Tuesday, November 7, 2017
Always Be Ready To Move
Mobility of the workforce is the hallmark of an industrialized society.
A reader takes me to task with regard to my last posting about the ice maker. Again, if I was building or remodeling this house, I would not have put one in. But now that it is there - or should I say today, an ice-maker sized hole in my cabinets, something has to be done. And the easiest and least costly way of fixing it was to just replace it, even though it is expensive.
The reader suggests I just put some shelves in the hole or something. And since I am not planning on moving for a decade, why not just leave the hole there and replace it before we're "ready to sell"? That seems like the "stingy" thing to do, but it is short-sighted, in that it trades off overall long-term transaction costs for a small savings in immediate cash-flow cost. And usually cash-flow arguments are the wrong answer to any problem. Sure the monthly cost of leasing a car is less - but the overall transaction cost is far more, compared to owning.
The other problem with that argument is that you should always be ready to sell on a moment's notice, as oftentimes, you will find yourself in a situation when you are selling your home and weren't planning on doing so.
My parents moved several times during their lifetime, once even to Egypt. Mobility is essential to the modern industrial workforce, and if you are "rooted" in some small town or impoverished area, odds are, your economic opportunities will be severely curtailed. As I noted in other postings, it is very hard for me to "feel sorry" for these folks profiled in Flint, Michigan or in West Virginia, who complain about how awful things are but refuse to move where things are better, arguing that prosperity should be brought to them and not vice-versa.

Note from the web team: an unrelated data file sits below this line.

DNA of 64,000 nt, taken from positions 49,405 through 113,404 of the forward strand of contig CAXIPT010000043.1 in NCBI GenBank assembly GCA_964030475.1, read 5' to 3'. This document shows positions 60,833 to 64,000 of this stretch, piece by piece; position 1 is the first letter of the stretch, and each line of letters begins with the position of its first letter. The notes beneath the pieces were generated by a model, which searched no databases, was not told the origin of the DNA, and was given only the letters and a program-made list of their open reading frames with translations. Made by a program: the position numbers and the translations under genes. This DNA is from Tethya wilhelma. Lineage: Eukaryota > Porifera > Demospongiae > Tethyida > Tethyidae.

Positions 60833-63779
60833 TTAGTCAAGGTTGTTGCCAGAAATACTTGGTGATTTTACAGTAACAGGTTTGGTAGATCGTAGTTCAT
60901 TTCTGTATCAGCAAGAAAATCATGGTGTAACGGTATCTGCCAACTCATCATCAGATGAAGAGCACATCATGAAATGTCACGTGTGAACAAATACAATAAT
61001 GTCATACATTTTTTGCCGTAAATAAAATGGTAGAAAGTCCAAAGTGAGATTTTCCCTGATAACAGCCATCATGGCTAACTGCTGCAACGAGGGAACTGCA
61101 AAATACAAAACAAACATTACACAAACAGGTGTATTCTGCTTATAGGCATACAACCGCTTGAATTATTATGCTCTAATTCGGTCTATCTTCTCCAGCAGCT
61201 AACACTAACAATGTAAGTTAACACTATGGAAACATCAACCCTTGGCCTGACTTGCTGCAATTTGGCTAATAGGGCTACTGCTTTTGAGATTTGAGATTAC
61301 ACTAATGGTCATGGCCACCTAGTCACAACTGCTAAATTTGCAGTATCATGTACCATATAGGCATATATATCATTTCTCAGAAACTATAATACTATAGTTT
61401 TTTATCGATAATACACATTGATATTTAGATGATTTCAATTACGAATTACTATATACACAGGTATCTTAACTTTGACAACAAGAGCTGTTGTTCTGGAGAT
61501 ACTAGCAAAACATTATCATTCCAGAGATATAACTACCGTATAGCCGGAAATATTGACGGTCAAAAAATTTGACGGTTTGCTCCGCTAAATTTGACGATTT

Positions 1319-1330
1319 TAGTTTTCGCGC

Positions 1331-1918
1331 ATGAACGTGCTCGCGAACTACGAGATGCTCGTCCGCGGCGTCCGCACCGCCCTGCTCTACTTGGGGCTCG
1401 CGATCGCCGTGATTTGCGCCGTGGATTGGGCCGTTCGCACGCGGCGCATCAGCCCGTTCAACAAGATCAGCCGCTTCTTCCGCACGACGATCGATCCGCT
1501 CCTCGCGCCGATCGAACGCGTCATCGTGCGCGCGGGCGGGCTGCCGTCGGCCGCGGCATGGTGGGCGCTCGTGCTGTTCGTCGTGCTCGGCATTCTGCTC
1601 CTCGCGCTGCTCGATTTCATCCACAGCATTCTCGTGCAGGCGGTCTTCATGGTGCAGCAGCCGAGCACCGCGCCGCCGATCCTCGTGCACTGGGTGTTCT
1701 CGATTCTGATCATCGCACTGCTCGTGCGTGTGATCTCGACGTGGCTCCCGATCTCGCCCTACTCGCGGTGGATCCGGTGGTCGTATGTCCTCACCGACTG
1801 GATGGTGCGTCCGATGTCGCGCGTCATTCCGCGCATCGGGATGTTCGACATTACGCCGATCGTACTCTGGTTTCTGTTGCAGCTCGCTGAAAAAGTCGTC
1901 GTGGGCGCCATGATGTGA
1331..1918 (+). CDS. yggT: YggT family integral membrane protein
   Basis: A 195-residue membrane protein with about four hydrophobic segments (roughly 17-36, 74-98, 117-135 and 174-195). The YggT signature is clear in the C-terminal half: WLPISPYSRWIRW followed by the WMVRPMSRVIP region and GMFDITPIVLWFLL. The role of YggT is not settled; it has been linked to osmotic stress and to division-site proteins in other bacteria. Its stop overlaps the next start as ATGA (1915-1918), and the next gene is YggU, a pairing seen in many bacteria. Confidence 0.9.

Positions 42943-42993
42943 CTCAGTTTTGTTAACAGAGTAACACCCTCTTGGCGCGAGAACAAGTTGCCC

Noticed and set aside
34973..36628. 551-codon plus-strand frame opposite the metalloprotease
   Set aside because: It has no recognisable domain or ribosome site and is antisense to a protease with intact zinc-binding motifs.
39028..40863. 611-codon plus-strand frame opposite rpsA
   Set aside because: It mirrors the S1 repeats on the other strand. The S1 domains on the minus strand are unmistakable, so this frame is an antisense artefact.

In the 1960's, the Mayflower moving van was a common sight in the suburbs of America. Every year, new families would move into the neighborhood, and other families would move out. Staying put was considered abnormal, not the norm. Today, people seem less inclined to move where the jobs are, perhaps in part because jobs no longer pay enough to make moving seem worthwhile. Hell, back in the day the companies that hired Dad paid for him to move his family. Times have changed since then, a bit.
We still are a migratory species, we move - like most animals do - to areas where there is plenty, and leave areas where there is nothing but desolation. I've had to move several times in my life - and didn't complain about it, but instead viewed it as an opportunity to see and try new things as well as succeed economically.
So no, we don't truck that sort of bullshit here, that "the Illuminati are trying to move us off the land!" or whatever. Move to where there is progress, and you will progress as well. Stay where there are no jobs and no opportunities, and you will have no job and no opportunity.
And in many cases, you may have to move on short notice. My parents, as I noted, moved several times in their lives, and often at times not of their own choosing. Dad was fired, laid-off, or quit, and had to scramble to find another job and put the house on the market. It is not easy to do, and if your house is a pile of half-finished projects and "things I'll do before we sell" it makes things even harder.
In my own life, I found I had to sell on fairly short notice almost every time. I sold my house in Chittenango, New York when I was told to "report for duty" at the Patent Office in a matter of weeks. I had little time to prepare the house for sale, and in fact, it didn't show well. I left money on the table as the house looked abandoned, not merchandised. There was a broken window, for chrissakes! Why I never "got around" to fixing that is beyond me (perhaps drugs were involved). It is embarrassing to even think about.
Our house in Virginia was sold on 30-days' notice, with a bulldozer in the driveway, gunning its engine the entire time. In that case, it didn't matter if the house was in "show condition" but it gave us a very narrow window to leave.